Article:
• "In its most general sense, a fair use is any copying of copyrighted material done for a limited and 'transformative' purpose, such as to comment upon, criticize, or parody a copyrighted work. Such uses can be done without permission from the copyright owner. In other words, fair use is a defense against a claim of copyright infringement. If your use qualifies as a fair use, then it would not be considered an infringement." (Source: fairuse.stanford.edu/overview/fair-use/what-is-fair-use/.) Whether fair reuse applies, I cannot say.
    – user2768
    Jan 28, 2019 at 11:05
  • 2
    @FedericoPoloni During the recent months I tried to come up with a possible solution. The Quantum Cascade Laser Stock Image Project (QCLSIP ) collects pictures drawn in TikZ and SVG on github.com/cph-tum/qclsip where Travis CI is used to generate the images in PDF, EPS and PNG format. Both source code and resulting images can be uploaded to zenodo, for example. Jul 2, 2019 at 11:53
  • 2
    zenodo (zenodo.org/record/2641239) seems a good fit to publish the figure with a DOI. It even features a github integration, however, the artifacts (i.e., the PDF/PNG/EPS figures generated by Travis CI) cannot be uploaded automatically. There is already a feature request in the zenodo software project, so maybe there will be a fully automated workflow in near future. In the meantime, one has to upload the data manually to zenodo, figshare, ... Jul 2, 2019 at 11:59

2 Answers 2


The software used to create a work does not change anything with respect to the its copyright status. I can create a work in Photoshop and distribute it (the work) under CC-0 if I want. The fact that someone needs to have a non-free software to open it isn't important. Where things could get tricky for something like a PS file is if each layer has elements that could be considered fair use within the overall final image may be being distributed in full and hence no longer subject to fair use exceptions. That won't be concern for most LᴬTEX / TikZ stuff

You seem to be talking only about the final version of figures, so CC-BY should be fine. If you want to release the LᴬTEX / TikZ code, it seems that Creative Commons is indeed the preferred license type in the community (see TeXample.net which requires user to submit their TikZ stuff as CC-licensed works). If the code is GPLv2, though, the visual result isn't covered by GPLv2.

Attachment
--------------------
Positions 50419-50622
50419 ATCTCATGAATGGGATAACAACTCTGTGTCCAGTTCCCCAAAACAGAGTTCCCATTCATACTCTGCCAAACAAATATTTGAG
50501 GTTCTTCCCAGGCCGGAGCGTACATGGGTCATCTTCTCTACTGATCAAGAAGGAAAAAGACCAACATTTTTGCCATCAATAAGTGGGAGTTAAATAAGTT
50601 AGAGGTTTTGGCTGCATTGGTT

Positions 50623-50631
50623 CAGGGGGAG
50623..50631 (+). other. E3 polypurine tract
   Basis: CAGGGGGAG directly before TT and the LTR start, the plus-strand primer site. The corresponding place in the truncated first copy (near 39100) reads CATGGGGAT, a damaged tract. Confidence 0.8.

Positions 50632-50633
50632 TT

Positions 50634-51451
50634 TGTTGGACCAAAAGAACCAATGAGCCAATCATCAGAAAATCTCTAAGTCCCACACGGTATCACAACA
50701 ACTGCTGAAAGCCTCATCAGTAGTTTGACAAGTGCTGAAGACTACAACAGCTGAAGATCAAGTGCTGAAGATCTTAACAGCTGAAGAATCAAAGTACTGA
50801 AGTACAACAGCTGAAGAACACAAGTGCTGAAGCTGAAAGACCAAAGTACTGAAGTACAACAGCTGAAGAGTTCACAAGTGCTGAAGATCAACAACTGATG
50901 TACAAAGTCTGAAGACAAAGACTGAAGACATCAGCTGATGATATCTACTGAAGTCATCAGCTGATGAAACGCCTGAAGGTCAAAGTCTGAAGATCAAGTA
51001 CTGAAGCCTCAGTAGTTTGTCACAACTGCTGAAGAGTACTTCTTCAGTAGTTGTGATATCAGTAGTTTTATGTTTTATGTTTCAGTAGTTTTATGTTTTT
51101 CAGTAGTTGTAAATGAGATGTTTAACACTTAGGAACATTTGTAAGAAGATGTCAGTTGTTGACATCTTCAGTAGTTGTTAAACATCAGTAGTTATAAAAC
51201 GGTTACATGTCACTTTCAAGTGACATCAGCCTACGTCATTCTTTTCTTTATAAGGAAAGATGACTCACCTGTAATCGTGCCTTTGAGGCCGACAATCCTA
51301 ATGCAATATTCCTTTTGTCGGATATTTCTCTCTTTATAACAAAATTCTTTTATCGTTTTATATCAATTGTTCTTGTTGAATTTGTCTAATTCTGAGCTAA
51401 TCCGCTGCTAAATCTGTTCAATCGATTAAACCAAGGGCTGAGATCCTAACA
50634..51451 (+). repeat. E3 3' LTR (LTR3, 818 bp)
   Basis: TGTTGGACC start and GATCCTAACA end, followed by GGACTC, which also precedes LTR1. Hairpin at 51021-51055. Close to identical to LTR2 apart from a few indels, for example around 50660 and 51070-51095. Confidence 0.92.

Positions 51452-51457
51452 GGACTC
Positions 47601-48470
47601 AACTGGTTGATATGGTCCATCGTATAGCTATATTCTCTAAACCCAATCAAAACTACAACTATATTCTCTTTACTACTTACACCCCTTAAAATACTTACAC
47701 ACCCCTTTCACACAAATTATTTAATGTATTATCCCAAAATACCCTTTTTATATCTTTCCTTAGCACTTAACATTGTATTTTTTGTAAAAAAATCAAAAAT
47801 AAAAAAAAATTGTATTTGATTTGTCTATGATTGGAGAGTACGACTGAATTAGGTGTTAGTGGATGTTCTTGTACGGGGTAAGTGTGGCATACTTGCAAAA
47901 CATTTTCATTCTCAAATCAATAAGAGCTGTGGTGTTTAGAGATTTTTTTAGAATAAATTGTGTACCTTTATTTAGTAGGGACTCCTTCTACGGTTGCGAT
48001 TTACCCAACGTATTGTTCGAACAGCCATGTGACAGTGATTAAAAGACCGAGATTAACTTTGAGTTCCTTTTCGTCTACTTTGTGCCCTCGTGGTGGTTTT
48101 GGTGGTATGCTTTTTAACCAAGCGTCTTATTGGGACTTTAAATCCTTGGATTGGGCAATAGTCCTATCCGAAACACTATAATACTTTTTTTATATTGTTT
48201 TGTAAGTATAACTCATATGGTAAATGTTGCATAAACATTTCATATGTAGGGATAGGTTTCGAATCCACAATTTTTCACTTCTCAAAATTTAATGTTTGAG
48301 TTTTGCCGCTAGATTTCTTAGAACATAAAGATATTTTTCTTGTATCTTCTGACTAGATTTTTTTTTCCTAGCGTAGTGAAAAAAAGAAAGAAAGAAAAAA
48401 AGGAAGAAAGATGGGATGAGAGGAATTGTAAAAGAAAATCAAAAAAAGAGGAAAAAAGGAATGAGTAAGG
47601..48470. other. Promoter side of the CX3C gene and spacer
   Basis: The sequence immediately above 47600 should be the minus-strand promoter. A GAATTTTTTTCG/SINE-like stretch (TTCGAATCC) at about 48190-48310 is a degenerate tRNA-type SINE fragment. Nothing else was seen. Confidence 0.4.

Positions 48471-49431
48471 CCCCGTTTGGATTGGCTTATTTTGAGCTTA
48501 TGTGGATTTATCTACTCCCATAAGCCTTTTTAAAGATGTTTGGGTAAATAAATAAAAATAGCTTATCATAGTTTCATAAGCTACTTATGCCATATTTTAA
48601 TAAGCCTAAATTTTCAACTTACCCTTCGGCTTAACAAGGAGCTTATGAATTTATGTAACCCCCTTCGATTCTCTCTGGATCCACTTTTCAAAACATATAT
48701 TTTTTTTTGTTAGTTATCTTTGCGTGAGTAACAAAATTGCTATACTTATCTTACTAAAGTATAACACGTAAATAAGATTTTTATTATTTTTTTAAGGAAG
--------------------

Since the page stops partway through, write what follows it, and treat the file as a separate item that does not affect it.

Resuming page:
The correct attribution will depend on your style guide. I don't think you would go wrong to follow whatever standard it uses for works of art unless there is a more specific format in your style guide.

I'm not aware of any workflows to do this, but they shouldn't be too hard to write if you're using that many figures that it's worth your time.

  • Could you please avoid the logo-ification of the words Latex and Tikz? It breaks the flow and disrupts full-text search. Jan 28, 2019 at 11:29

Publish the figures under a Creative Commons license and use them in your publications along appropriate attributions.

Such figures cannot be considered as a research contribution, since they are published elsewhere (under a CC license).

So why is not everybody doing it? Are there legal issues? Or is the work flow too complicated?

This solution may be problematic with any publisher that requires authors to transfer copyright of the entire manuscript. This shouldn't be too difficult to overcome, because inclusion of material owned by others is quite common.

  • 1) Good point. Surely, every publication must have a novel part, for example, result plots of a certain simulation which I aim to report about. However, the underlying simulation model could be depicted here, and in another paper about numerical methods, and in a paper about optimizing the simulation, ... I guess I am asking about the figures which can be re-used in the scope of good scientific practice. Jan 28, 2019 at 9:49
  • 2) I would say this depends on the publisher's policies regarding third-party contributions. Do you (or anyone else) have experience to share with certain publishers? Jan 28, 2019 at 9:55
  • @carlosvalderrama policies regarding third-party contributions It is common (and presumably permissible by publishers) to include a figure from a third party, as I mentioned inclusion of material owned by others is quite common.
    – user2768
    Jun 27, 2019 at 8:53